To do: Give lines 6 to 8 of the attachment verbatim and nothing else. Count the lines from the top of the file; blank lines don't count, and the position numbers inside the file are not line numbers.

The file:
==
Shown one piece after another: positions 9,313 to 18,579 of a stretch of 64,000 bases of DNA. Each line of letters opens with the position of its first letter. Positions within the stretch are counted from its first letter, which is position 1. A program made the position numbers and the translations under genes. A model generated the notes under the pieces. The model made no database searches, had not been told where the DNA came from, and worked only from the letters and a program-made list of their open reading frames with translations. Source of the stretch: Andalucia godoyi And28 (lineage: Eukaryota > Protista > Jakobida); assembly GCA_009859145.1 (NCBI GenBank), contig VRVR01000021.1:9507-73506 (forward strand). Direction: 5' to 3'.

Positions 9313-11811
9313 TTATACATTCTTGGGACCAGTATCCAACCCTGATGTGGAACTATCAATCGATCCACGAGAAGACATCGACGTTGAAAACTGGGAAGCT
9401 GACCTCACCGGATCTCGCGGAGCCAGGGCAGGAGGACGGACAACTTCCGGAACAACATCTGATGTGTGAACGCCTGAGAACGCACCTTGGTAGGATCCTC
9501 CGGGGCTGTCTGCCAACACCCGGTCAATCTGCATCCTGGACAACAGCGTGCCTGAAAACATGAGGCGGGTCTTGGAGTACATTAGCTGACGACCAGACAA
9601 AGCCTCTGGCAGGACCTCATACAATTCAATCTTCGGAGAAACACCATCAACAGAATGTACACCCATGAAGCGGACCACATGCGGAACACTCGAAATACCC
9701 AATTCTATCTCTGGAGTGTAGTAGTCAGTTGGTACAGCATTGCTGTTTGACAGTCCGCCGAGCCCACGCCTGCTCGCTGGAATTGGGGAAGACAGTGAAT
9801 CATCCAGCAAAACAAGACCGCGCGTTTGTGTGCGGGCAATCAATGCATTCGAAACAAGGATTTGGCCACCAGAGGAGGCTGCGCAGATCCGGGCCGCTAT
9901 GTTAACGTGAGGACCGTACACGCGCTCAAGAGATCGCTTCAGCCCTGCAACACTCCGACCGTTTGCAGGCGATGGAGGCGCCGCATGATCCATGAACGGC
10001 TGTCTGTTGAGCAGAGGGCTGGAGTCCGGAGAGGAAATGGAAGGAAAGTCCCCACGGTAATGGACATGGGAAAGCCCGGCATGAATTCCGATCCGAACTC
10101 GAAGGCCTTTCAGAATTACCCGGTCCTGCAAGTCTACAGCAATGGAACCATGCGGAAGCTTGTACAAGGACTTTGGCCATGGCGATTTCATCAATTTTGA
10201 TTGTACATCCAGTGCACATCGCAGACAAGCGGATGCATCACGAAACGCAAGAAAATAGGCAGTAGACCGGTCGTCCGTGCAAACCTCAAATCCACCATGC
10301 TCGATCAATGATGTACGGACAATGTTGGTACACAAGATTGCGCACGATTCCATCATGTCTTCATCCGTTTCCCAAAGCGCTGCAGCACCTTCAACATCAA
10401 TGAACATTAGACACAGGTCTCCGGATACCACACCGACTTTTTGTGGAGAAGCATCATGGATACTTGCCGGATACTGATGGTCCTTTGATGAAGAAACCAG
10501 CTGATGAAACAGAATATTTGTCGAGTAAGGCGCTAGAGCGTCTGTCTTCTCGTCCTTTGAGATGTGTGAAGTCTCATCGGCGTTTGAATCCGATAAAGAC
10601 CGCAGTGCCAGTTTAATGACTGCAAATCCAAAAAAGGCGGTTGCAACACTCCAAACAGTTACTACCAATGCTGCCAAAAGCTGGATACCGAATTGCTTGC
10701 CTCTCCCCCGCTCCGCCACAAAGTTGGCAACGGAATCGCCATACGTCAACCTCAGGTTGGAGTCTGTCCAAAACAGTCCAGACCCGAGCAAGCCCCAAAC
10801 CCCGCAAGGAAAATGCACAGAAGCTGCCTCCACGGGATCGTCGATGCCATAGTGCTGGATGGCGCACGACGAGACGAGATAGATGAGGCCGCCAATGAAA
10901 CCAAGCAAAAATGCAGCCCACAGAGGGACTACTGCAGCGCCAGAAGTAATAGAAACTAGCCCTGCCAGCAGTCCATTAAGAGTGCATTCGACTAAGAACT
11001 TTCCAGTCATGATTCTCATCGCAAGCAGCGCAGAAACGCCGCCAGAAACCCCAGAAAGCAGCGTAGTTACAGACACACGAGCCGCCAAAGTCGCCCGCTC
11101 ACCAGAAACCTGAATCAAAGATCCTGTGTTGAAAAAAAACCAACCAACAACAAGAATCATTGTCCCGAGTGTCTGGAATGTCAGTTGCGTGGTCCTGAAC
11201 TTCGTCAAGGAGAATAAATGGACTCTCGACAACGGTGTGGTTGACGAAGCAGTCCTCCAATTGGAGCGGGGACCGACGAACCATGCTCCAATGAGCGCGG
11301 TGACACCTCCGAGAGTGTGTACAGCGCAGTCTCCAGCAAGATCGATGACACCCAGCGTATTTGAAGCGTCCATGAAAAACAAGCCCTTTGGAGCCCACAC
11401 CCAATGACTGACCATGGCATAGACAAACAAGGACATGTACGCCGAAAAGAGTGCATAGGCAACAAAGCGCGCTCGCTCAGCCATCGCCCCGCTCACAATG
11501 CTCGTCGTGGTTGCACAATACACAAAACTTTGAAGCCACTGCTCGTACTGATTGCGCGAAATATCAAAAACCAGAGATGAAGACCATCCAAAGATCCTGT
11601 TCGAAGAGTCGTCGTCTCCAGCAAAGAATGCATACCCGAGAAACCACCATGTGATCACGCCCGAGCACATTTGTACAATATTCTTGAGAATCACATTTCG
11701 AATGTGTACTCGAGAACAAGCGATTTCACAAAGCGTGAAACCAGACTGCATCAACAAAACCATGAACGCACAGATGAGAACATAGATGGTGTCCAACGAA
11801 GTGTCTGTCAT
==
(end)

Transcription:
9601 AGCCTCTGGCAGGACCTCATACAATTCAATCTTCGGAGAAACACCATCAACAGAATGTACACCCATGAAGCGGACCACATGCGGAACACTCGAAATACCC
9701 AATTCTATCTCTGGAGTGTAGTAGTCAGTTGGTACAGCATTGCTGTTTGACAGTCCGCCGAGCCCACGCCTGCTCGCTGGAATTGGGGAAGACAGTGAAT
9801 CATCCAGCAAAACAAGACCGCGCGTTTGTGTGCGGGCAATCAATGCATTCGAAACAAGGATTTGGCCACCAGAGGAGGCTGCGCAGATCCGGGCCGCTAT